It has been an excellent start to the season for Gary, who now awaits the winner of either Vinnie Calabrese or Dominic Dale, currently poised at 5-3 to the Australian number two…
18:55: And though Dale was to hit back at Calabrese, breaks of 136 and 101 seeing him force a decider at 5-5, it was to be the Australian who would join Wilson in the last 64 with a break of 70.
While his win against Mark Selby back in Doncaster might have been a bigger win in terms of his opponent, to win a match of this magnitude over the best of 11 frames must rank right up there with it and give Calabrese an important boost of confidence heading into the second half of his maiden season. As he explained in the press room afterwards, he was on the next table to Gary Wilson during his match today and is well aware of how well he played to oust Jones from the tournament.
Vinnie also elaborated on how much countryman Neil Robertson has helped him throughout his career, for example allowing him to stay at his house this season rent free as he looks to find in his way in the professional game.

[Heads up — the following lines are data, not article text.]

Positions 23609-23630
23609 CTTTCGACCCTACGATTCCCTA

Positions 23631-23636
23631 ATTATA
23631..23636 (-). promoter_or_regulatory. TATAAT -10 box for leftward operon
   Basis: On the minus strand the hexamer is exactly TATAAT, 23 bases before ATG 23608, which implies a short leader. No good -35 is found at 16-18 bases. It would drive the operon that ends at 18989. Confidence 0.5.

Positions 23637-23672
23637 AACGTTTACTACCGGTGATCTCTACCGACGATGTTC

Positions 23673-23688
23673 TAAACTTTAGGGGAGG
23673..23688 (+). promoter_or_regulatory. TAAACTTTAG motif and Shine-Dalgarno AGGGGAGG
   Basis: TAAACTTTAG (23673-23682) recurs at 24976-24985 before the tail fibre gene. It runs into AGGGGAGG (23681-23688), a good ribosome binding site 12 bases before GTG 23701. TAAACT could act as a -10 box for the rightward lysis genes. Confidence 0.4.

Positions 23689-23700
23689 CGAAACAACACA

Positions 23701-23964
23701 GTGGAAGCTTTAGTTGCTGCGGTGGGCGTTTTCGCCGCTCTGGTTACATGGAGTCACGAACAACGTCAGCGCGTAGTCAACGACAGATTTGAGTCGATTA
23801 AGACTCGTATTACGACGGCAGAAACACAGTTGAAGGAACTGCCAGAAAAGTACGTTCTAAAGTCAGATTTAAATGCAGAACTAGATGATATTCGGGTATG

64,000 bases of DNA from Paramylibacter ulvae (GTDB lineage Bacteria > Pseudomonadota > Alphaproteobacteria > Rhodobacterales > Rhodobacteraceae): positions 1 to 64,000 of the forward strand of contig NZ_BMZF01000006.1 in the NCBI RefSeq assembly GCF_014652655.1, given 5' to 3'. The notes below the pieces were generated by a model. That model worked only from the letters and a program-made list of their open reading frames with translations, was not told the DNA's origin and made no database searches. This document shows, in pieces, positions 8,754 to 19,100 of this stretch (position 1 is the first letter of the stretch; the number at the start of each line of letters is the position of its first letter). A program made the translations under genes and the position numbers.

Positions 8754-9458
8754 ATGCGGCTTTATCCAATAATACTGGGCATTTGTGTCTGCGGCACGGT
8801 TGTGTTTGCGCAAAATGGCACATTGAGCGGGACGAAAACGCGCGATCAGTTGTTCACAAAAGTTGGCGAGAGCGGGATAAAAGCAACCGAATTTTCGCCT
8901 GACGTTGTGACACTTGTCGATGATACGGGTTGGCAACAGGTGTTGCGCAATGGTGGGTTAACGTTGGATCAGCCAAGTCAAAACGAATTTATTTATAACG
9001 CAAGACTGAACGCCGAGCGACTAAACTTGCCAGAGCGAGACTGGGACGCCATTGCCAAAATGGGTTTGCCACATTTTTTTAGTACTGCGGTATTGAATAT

Also moving into the next round was Thailand’s Noppon Saengkham, who saw off Tom Ford 6-2 in a surprise win and clearly as the media spoke to Tom following his match, he was not overly impressed with the playing conditions, in particular I understand that there was some debate as to the marking of the black spot at the start of the match.
Elsewhere, there was also a brilliant win for Sean O’Sullivan, who took perhaps the best win of his professional career to date, winning six frames in a row to defeat Anthony Hamilton 6-4, having trailed at the mid-session interval. While it might not be enough to save his tour status for next season, he should take a lot of confidence from the victory and will next play Saengkham in the last 64.
21:20: Following an afternoon session spent largely in the media centre, I decided to head on into the sports hall for the start of play for the evening session, with a decent view of the match between Xiao Guodong and Andrew Pagett.
As during the afternoon, the crowd levels were good, with few spare seats to be had for the four tables. Though there was some noise in the hall and the view from the back rows was not the best due to a lack of elevation for the back couple of rows of seating, the experience reinforced my view that as a spectator at least, the set-up is one that works.